The company has been turning part of the formerly industrial Xuhui district of the city into a 11km (seven mile) cultural corridor along the Huangpu River.

The Pompidou hailed the deal as the most important long-term cultural exchange project between France and China and said it would give an important place to contemporary Chinese art in the new gallery.

It said its new franchise would be called the Centre Pompidou Shanghai (West Bund).

The West Bund Museum is due to be completed at the end of 2018. It will be a major boost to the areas attractions which already include the private Long Museum West Bund, the Yuz Museum and the Shanghai Centre of Photography.

The Pompidou Centre which also houses a library and cinemas was an architectural sensation when it first opened in Paris in 1977.

Its collection of more than 120,000 artworks is regarded as the second most important in the world after the Museum of Modern Art in New York.

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From paintings to entire castle rooms, UK treasures that vanished in America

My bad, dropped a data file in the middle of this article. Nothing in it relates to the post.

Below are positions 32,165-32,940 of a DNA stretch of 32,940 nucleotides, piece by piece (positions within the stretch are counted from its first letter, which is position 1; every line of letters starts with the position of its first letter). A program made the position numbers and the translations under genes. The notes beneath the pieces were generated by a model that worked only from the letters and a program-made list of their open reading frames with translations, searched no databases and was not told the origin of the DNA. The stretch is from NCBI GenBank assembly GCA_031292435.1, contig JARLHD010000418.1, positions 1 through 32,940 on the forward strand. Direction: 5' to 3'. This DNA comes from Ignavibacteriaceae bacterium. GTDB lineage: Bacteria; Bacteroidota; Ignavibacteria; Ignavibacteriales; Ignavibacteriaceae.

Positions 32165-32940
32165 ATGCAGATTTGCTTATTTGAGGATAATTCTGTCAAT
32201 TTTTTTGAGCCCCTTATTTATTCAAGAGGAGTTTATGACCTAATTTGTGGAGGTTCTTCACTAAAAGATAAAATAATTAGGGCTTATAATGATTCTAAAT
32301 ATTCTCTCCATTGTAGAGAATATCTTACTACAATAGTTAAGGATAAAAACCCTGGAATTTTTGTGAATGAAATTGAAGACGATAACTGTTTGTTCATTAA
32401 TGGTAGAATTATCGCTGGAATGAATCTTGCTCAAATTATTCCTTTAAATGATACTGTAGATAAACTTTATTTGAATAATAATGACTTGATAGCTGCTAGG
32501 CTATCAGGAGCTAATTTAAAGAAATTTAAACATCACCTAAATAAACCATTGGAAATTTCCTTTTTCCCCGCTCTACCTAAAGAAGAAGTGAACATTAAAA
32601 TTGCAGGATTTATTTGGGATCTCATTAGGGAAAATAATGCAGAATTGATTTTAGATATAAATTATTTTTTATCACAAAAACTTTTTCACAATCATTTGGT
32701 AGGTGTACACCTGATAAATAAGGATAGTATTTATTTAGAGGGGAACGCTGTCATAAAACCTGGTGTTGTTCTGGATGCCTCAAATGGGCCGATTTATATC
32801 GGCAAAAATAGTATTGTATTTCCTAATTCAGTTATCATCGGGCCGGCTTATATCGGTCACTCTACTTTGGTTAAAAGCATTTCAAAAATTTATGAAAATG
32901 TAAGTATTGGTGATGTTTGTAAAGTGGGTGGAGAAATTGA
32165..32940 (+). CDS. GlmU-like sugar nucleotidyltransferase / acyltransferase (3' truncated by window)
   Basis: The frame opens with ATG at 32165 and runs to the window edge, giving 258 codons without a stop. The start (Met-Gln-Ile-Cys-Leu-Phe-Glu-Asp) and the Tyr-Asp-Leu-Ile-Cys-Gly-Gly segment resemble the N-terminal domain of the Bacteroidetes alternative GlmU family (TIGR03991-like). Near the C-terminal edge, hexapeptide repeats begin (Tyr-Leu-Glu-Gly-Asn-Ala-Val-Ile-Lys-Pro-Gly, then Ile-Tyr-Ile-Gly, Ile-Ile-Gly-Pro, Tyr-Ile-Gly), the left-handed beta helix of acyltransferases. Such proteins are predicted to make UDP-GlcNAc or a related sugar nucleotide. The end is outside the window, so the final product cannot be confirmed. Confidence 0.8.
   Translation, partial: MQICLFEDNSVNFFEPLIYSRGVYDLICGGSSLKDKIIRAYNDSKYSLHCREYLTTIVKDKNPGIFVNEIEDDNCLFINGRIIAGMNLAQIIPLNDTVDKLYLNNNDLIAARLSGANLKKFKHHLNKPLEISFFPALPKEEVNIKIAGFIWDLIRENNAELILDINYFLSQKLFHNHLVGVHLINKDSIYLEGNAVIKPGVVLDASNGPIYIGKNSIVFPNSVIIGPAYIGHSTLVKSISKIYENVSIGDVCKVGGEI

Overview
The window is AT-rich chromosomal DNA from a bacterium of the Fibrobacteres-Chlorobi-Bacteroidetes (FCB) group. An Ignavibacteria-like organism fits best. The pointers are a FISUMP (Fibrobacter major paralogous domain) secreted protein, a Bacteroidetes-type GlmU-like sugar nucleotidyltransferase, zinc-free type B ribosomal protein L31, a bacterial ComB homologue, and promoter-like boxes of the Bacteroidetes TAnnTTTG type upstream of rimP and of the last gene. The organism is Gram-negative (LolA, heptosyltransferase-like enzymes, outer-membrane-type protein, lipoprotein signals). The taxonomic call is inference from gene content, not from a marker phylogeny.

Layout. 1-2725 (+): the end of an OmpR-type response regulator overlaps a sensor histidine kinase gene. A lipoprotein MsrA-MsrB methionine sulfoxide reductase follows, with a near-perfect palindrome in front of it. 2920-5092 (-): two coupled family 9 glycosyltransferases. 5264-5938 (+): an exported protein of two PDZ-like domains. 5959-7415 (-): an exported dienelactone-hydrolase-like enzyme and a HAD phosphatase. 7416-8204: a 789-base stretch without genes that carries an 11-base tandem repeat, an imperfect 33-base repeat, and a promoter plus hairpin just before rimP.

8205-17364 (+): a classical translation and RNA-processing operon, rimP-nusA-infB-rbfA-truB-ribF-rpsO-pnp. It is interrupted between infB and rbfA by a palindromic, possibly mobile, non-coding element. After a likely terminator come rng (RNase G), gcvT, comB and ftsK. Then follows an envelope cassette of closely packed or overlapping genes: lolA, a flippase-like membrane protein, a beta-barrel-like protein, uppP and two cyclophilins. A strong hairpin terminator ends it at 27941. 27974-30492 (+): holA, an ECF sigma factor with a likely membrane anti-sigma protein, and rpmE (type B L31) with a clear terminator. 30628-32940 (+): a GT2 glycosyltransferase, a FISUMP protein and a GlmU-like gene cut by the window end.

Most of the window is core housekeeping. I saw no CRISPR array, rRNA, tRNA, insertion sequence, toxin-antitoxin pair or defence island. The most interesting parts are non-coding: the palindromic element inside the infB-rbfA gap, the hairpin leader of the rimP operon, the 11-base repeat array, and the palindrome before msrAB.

Art historians are appealing for the return of hoards bought by billionaires

Leading British historians are calling for the return of a huge hoard of UK art treasures that has gone missing in the United States.

The works a slice of the nations cultural history range from ship-loads of paintings and sculptures to entire interiors from old houses, transported across the Atlantic as part of the largest movement of art and architecture since the Renaissance. The former V&A director, Sir Roy Strong, is one of the academics calling for Britains vanished heritage to be found.

The extent of the lost art and architecture has emerged since the launch in January of an appeal to find a Tudor oak parlour missing from Gwydir castle in north Wales. The ornate panelling and a fireplace were bought by the US billionaire William Randolph Hearst in the 1920s and were last seen at his palatial home in New York in the 1930s.